Abstract

Taking present-day research into so-called new momism and intense mothering as a starting point, this article argues that the current mothering discourse, rather than articulating a new phenomenon, perpetuates a regulative discourse developed in the nineteenth century, in advice books written by medical doctors for pregnant women and new mothers. Both the Victorian and the present-day texts play on feelings of guilt and inadequacy in order to control the actions and emotions of mothers, although the threatened outcome differs: present-day mothers are warned that their children may become obese or develop neuropsychological disorders, whereas Victorian mothers are warned that their children might die.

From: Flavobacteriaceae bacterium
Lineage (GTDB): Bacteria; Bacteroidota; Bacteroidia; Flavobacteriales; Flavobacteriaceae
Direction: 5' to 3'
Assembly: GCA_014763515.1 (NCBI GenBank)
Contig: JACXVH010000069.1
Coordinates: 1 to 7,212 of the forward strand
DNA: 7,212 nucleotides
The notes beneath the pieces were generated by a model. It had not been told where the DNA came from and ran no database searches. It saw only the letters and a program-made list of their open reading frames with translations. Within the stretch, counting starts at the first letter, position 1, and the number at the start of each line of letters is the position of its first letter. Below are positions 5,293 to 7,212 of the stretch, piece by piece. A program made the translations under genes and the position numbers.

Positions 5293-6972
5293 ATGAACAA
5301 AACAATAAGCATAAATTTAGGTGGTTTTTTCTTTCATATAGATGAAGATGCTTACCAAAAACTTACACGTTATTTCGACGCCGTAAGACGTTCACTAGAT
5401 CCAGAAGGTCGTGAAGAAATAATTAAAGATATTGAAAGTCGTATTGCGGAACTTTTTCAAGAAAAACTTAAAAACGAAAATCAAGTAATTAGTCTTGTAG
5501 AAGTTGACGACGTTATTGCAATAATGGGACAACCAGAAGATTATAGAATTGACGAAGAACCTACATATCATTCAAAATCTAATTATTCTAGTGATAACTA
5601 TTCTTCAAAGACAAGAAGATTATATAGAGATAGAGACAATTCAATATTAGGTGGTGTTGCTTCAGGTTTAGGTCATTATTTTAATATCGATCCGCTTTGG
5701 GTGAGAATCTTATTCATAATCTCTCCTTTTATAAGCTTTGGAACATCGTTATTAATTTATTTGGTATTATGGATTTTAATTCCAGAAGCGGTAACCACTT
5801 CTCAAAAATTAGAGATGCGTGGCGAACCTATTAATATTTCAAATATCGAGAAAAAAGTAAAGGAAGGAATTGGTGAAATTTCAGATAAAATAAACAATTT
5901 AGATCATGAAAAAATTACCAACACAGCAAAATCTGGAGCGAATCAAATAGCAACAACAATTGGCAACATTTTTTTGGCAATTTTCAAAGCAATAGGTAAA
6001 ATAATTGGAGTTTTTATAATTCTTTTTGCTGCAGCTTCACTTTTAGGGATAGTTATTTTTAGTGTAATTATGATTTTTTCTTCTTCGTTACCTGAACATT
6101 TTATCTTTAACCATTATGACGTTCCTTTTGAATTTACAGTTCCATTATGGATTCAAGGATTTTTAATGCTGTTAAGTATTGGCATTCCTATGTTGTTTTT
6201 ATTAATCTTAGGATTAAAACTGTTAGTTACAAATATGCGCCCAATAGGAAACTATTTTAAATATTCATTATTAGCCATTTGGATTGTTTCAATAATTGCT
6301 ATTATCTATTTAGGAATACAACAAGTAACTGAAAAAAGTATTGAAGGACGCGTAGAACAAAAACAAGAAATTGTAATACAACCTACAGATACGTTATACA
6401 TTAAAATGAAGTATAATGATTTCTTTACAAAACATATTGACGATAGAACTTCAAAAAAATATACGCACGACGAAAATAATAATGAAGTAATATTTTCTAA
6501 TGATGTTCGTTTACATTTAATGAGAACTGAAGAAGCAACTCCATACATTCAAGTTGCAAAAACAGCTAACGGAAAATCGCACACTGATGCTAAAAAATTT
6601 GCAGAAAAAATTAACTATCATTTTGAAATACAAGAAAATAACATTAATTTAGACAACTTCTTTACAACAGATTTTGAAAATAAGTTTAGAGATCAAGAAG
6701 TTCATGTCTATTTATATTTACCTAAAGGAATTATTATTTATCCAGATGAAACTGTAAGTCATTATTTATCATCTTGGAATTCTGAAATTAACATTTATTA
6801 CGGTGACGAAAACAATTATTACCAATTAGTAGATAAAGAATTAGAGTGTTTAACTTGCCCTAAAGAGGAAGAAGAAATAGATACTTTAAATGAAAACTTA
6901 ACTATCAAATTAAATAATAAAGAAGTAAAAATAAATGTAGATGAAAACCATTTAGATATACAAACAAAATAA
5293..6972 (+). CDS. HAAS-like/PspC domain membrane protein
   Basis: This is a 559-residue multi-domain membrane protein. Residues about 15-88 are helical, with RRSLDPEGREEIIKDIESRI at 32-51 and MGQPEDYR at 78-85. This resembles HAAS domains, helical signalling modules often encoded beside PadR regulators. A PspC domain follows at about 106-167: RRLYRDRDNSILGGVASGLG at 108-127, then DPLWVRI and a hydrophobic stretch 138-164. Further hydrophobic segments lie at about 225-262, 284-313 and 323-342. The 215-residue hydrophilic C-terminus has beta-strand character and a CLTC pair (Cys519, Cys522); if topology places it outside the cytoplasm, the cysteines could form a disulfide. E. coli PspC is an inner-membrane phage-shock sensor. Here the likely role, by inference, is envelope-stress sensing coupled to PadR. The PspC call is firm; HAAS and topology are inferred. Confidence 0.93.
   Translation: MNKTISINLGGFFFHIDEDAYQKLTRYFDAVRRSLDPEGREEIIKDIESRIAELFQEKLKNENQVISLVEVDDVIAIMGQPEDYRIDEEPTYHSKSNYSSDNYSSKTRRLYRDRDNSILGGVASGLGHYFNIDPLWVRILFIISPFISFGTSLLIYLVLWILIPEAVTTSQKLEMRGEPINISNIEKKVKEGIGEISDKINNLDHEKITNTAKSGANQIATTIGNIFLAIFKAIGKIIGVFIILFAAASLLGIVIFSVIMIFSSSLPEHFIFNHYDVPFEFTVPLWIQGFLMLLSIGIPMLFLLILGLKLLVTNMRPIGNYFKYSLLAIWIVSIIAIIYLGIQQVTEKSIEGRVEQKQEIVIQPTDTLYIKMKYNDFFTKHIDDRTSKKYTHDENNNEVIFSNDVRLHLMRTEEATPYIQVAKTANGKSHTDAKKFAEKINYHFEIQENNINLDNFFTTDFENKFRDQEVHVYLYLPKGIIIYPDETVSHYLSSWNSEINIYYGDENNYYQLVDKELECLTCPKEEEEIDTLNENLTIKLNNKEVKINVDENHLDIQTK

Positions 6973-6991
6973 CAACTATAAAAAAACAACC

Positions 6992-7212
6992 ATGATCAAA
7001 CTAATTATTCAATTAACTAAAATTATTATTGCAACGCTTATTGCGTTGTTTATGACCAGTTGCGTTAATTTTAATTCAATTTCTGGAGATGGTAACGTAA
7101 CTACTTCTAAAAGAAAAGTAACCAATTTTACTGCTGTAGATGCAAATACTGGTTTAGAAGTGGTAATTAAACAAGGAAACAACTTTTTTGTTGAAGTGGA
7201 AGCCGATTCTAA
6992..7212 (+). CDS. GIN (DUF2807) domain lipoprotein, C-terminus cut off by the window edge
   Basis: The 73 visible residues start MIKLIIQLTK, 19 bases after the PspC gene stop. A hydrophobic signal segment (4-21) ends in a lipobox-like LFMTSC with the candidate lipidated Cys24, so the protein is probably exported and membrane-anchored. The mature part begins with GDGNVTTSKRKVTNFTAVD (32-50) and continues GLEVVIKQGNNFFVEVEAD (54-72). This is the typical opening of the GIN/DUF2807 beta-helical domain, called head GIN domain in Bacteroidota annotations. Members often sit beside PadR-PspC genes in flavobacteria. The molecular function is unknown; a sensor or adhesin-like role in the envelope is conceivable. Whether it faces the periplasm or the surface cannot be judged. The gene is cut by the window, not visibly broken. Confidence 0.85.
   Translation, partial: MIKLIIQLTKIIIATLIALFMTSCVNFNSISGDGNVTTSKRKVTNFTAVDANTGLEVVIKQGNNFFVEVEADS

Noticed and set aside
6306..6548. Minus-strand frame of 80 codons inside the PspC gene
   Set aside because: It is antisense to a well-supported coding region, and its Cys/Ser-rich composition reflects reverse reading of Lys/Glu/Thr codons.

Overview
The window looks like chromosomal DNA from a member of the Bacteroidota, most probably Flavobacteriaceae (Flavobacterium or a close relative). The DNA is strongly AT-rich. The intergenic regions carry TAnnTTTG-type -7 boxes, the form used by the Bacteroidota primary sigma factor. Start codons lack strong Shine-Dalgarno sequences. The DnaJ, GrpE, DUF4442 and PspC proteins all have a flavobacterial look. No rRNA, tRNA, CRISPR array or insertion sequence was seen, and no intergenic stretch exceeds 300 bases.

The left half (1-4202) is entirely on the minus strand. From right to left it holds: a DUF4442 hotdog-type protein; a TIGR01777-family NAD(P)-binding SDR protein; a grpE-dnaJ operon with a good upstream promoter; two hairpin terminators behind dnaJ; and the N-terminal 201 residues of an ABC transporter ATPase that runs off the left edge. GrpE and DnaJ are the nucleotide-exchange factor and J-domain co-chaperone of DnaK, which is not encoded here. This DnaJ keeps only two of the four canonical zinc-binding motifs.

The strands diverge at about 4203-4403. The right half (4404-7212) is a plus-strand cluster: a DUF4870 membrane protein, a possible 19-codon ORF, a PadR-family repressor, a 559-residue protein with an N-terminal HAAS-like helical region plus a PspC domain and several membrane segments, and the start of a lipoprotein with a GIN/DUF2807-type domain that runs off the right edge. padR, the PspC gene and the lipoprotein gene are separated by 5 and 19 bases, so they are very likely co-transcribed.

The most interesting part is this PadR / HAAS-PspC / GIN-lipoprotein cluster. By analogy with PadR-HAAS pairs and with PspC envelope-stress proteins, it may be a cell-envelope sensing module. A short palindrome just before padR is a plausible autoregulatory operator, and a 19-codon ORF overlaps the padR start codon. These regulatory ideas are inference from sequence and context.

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Additional Information

ISSN
1080-6571
Print ISSN
0278-9671
Pages
pp. 113-131
Launched on MUSE
2015-06-18
Open Access
No
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